Posts Tagged With: character

“Lukewarm” must mean predictable.

The Road to Character by David Brooks

A Book Review by Marion D. Aldridge

This was a good book for me to read, though I alternated between being energized by it and frustrated.

Brooks is a conservative columnist for the New York Times. Yet, a liberal friend recommended this volume to me. I liked the possibilities of that combination. As a reader, a writer, a political observer, and a theologian/ethicist, I tire of the predictable. Tire. Tire. Tire. I think “lukewarm” must mean predictable. There’s nothing there. Some emperors have no clothes. Blah blah blah…

Brooks is better than that. But “The Road to Character” is uneven. I accept some of what he writes, but it’s pretty random.

I like his premise in the first sentence, that, as we age, we ought to pay more attention to our “eulogy virtues” than to our “resume virtues.” His method, for a few chapters, is to tell the stories of men and women who are successful, who he believes demonstrate character—Dwight Eisenhower, Frances Perkins, Dorothy Day and others. Brooks lifts up certain words as important: perseverance, humility, dignity, and moderation. There also seems to be a lot of dumb luck involved in the attainments of his examples, not to mention some extraordinary intelligence.

Brooks attempts to make a case for character and morality. But it was impossible to figure out which traits I should be emulating. His examples are often people with giant character flaws. I understand that even the best of us have deficiencies, but Brooks’ analysis seems scattershot. What is the takeaway?

Brooks is of the “Life is complicated” school, as am I. Life is full of paradox. But it is the task of a non-fiction author to help the reader work through the contradictions. On one page, he writes, “The more you love, the more you can love.” Okay. Two pages later, he writes, “All love is narrowing. It is the renunciation of other possibilities for the sake of one choice.” How are both true? I have my own opinions, but I’d like for Brooks to help me understand how his ethical framework includes both concepts simultaneously.

Finally, in the last chapter, Brooks produces a “Humility Code” which, like the rest of the book, was fairly ambiguous—seven pages of a bit of this and a little bit of that.

Lots of epigrammatic hints from David on how to live a life of character, but if this was a road, I got lost somewhere along the way.

Categories: Book Review, Faith/Spirituality, Quotations, Writing | Tags: , , , , , , , , , , , , , , , , | 5 Comments

You Don’t Have to Go Far!

Several weeks ago, in a blog about walking, I might have implied that all of my strolls were meditative in nature, serious communion with God and creation.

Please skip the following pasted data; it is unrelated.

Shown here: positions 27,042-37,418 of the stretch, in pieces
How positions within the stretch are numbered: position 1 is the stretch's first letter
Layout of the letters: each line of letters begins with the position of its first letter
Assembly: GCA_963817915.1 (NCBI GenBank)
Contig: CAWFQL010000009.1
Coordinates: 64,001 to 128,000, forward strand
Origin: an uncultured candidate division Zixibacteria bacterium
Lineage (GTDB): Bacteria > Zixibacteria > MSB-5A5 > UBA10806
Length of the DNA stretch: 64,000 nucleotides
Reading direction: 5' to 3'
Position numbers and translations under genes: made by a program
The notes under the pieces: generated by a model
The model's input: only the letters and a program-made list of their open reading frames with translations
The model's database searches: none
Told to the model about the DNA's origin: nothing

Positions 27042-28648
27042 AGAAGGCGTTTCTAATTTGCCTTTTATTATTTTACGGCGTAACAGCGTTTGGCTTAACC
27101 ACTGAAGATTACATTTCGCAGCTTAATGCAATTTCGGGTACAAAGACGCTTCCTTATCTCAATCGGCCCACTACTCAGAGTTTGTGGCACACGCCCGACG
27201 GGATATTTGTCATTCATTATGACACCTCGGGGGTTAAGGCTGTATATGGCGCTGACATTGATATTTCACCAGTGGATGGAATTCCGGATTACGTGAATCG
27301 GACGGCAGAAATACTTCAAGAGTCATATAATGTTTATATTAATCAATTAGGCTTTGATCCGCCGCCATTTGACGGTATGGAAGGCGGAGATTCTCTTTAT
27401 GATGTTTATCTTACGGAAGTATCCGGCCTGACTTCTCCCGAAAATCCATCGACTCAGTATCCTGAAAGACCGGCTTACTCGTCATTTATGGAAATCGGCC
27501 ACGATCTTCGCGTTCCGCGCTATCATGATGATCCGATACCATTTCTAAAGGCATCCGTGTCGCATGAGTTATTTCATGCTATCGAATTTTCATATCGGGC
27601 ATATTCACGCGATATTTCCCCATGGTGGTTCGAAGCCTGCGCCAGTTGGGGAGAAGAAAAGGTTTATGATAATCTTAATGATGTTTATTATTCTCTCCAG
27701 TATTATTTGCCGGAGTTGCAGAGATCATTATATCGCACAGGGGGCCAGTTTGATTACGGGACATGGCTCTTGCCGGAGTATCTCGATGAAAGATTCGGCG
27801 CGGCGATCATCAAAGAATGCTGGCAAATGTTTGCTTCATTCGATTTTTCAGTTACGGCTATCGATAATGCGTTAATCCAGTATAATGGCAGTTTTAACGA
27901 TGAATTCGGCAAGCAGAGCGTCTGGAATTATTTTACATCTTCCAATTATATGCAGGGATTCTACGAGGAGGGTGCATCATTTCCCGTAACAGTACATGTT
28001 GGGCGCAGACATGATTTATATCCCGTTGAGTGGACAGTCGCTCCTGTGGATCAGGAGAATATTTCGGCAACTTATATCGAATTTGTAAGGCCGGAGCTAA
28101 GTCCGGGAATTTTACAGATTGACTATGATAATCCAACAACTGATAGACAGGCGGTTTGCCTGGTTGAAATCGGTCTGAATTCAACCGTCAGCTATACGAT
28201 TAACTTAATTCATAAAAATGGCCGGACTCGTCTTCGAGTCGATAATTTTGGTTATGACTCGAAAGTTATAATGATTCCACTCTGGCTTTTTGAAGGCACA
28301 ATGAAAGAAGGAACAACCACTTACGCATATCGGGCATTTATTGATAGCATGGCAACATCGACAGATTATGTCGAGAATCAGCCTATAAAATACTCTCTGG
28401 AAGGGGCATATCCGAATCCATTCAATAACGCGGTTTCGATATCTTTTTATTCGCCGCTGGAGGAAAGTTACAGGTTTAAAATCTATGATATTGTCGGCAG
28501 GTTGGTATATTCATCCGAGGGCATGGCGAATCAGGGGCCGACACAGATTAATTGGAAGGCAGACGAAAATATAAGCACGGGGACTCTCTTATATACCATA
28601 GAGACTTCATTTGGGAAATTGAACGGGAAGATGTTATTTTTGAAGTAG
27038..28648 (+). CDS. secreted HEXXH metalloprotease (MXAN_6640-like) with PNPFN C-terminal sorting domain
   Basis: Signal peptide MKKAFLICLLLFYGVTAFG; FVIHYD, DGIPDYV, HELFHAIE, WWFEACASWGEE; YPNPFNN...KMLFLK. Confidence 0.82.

Not true.  There are certainly days I am all ears and eyes for the beauty of God’s world.  But, honestly, that is rare.


 Almost all of life is complicated.  Even a simple habit and hobby such as hiking or walking has multiple motivations.


You never know what you will run into if you just leave your house, go out your front door, and wander through your own neighborhood.  I ran into a July 4 Parade that was more fun than anything happening downtown.




Experiences that make me smile do not require plane trips to Peru or car trips to Canada.  I enjoy those too, but close-to-home perambulations can bring pleasant surprises.


One of my friends reminded me, keeping me from being too pious, that when I am in strange places, I have also been known to discover pastry and chocolate shops!  Just go out the front door, wherever you are, and wander.  I do love to find (and eat) good food.  I won an award with an article I wrote about finding my favorite-ever restaurant on a daylong stroll through Brussels, Belgium.


On many occasions, as I walk through my community, I listen to a ball game on the radio or to a podcast on my iPhone.  I need motivation of all kinds to keep me walking, day after day, year after year.


On a beautiful spring day, perfect weather, the pure pleasure of being alive in the outdoors is reward enough.  But in the dead of winter, when it is freezing outside, I tell my wife I am getting ready to take a “character walk.”  Pure discipline is required.  If I can anticipate some payoff that has value in addition to exercise, then that encourages me to keep walking.  (Some people workout on treadmills indoors and watch television while they exercise.  Whatever works for you…)


Since I have been retired for almost five months, I rarely miss a day walking.  I hiked, strolled, and roamed on foot somewhere every day in April and almost every day in May and June.


One other thing:  My neighbors should pay me.  Not only do I pick up money.  I pick up nails.  I have not kept a log of how many nails, screws and sharp objects I find every month, but I know I have prevented a truckload of flat tires.  Every now and then I take a bag with me and pick up cans and bottles so they can be recycled.


Having been a serious walker for ten or more years, I look for motivation anywhere I can find it. 


Categories: Faith/Spirituality, Health, Holiday, Travel | Tags: , , , , , , , , , , , , , , , , | Leave a comment

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